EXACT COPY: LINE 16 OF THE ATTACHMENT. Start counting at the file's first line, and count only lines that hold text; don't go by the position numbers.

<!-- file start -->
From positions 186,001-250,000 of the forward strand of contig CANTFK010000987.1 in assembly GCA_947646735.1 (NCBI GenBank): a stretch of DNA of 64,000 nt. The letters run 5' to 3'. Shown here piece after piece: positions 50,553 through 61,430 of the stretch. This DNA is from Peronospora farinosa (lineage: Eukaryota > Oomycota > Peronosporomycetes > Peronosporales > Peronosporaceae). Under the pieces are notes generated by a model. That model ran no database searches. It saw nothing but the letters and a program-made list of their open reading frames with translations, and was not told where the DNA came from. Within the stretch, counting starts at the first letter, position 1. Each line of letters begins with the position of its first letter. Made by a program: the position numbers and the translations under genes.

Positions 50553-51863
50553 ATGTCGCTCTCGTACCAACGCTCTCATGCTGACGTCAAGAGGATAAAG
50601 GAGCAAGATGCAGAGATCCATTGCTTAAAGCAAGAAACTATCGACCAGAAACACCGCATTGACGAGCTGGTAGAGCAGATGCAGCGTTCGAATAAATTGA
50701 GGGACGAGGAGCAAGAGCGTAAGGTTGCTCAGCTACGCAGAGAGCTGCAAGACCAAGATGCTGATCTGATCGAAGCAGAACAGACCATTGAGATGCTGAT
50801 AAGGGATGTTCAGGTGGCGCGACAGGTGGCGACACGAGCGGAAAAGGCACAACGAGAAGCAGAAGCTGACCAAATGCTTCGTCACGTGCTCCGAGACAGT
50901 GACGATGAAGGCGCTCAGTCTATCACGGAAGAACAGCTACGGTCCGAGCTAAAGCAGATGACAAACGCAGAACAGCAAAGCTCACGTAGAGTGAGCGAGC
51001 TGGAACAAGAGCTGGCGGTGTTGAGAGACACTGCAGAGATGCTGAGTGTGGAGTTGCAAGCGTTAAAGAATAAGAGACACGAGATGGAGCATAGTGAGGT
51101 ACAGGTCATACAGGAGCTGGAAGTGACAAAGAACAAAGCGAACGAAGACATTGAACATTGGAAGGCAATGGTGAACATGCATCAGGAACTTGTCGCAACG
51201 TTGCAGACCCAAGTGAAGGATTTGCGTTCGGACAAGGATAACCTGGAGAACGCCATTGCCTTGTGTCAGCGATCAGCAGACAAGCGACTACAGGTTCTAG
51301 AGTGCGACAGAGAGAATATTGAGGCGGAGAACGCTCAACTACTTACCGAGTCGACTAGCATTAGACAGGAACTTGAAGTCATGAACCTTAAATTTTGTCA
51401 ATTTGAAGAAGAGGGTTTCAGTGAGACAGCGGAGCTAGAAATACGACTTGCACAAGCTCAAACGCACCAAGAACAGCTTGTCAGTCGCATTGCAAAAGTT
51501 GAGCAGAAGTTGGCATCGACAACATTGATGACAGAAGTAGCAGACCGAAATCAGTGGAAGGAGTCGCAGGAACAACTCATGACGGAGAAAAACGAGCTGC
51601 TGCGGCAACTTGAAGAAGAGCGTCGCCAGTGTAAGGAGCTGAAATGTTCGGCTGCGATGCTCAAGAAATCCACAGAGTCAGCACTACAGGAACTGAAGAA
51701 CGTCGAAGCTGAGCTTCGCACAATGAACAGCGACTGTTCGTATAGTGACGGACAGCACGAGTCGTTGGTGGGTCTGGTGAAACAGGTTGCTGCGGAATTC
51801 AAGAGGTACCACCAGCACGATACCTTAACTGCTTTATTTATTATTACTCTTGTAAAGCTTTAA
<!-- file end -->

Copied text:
51801 AAGAGGTACCACCAGCACGATACCTTAACTGCTTTATTTATTATTACTCTTGTAAAGCTTTAA